International Federation of Red Cross and Red Crescent SocietiesPolicy on Migration
November 2009 - Page 3 of 11
Policy Principles
Each National Society and the International Federation shall take into account and adopt the followingapproach on migration:
1.
 
Focus on the Needs and Vulnerabilities of Migrants
The International Red Cross and Red Crescent Movement strives to adopt an integrated and impartialapproach, combining immediate action for migrants in urgent need with longer-term assistance andempowerment. It is therefore important that National Societies be permitted to work with and for allmigrants, without discrimination and irrespective of their legal status.
2.
 
Include Migrants in Humanitarian Programming
National Societies can opt for different approaches in assisting and protecting migrants. Some focus onmigrants through special, targeted programmes or projects; others include migrants in their generalhumanitarian action, addressing the needs and vulnerabilities of the population in its diversity. Bothapproaches require sustained
 
efforts by National Societies to guarantee impartiality and non-discrimination, taking into account the humanitarian needs of the host population.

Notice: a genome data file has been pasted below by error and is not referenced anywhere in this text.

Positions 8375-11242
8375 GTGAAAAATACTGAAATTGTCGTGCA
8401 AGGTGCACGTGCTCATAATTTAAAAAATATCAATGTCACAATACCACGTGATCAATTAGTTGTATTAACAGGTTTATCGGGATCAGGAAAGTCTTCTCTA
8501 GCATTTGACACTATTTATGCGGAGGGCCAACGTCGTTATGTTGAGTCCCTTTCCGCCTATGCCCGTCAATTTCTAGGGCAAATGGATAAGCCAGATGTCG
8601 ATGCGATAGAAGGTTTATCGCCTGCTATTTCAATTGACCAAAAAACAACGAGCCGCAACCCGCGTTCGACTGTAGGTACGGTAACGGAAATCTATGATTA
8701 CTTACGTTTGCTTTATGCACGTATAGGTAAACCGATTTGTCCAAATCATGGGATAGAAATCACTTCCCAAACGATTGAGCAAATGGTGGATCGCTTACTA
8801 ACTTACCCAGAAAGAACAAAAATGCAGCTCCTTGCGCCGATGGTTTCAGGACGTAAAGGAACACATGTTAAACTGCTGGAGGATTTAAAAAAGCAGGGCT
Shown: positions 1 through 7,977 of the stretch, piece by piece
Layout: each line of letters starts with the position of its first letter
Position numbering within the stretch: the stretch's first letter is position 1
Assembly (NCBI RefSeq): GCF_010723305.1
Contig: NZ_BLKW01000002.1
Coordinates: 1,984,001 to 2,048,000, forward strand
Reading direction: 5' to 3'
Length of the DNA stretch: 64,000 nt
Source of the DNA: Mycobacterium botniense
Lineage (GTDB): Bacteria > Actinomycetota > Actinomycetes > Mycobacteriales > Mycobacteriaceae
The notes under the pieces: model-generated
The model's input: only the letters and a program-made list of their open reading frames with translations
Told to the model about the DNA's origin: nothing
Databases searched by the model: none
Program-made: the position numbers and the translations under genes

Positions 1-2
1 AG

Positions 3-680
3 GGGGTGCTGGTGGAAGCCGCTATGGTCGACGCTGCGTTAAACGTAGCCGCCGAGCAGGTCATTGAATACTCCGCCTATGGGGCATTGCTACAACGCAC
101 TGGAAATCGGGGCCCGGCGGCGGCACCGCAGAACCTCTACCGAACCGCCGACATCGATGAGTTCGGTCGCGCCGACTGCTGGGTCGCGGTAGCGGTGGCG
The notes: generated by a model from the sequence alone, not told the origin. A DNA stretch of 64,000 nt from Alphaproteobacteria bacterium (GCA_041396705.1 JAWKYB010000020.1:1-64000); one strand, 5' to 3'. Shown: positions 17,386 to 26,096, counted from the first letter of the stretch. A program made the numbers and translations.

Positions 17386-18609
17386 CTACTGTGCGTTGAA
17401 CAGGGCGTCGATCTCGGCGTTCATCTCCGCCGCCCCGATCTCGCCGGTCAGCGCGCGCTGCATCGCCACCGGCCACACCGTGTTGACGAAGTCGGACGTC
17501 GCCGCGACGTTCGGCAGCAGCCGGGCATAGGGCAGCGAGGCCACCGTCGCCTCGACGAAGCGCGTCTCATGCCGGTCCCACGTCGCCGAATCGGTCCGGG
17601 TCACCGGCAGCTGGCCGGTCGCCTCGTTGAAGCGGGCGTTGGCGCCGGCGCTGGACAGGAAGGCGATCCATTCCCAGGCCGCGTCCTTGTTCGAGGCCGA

3.
 
Support the Aspirations of Migrants
Migrants have a legitimate claim to hope and opportunities to achieve their potential. They are also animportant social, economic and cultural factor. Their skills, experience, and resilience can be a valuablecontribution to their host communities. National Societies will consider migrants’ own needs andinterests, and support their social inclusion, integration, and their aspirations.
4.
 
Recognize the Rights of Migrants
National Societies provide assistance and protection to migrants, irrespective of their legal status. Yet,the degree to which migrants are able to enjoy their rights is an important factor in assessing theirvulnerability. By working with migrants to ensure that their rights are respected – including the right tothe determination of their legal status – National Societies will also promote their social inclusion andtheir aspirations.
5.
 
Link Assistance, Protection and Humanitarian Advocacy for Migrants
Assistance to migrants goes hand in hand with efforts to protect them against abuse, exploitation, andthe denial of rights. In making these efforts National Societies will respect the migrants’ own interest,and the imperative of doing them no harm. To enable migrants to overcome abuses and pressures,National Societies can provide legal advice, refer them to other relevant and competent organisations orentities, or undertake discreet or public forms of humanitarian advocacy.
6.
 
Build Partnerships for Migrants
The humanitarian challenges of migration reach across borders, regions, and cultures. There is aMovement-wide responsibility for capacity-building, mutual support and coordination. Regionalcooperation among National Societies is equally essential. In working with external partners onmigration, a common and principled approach of the Movement is indispensable.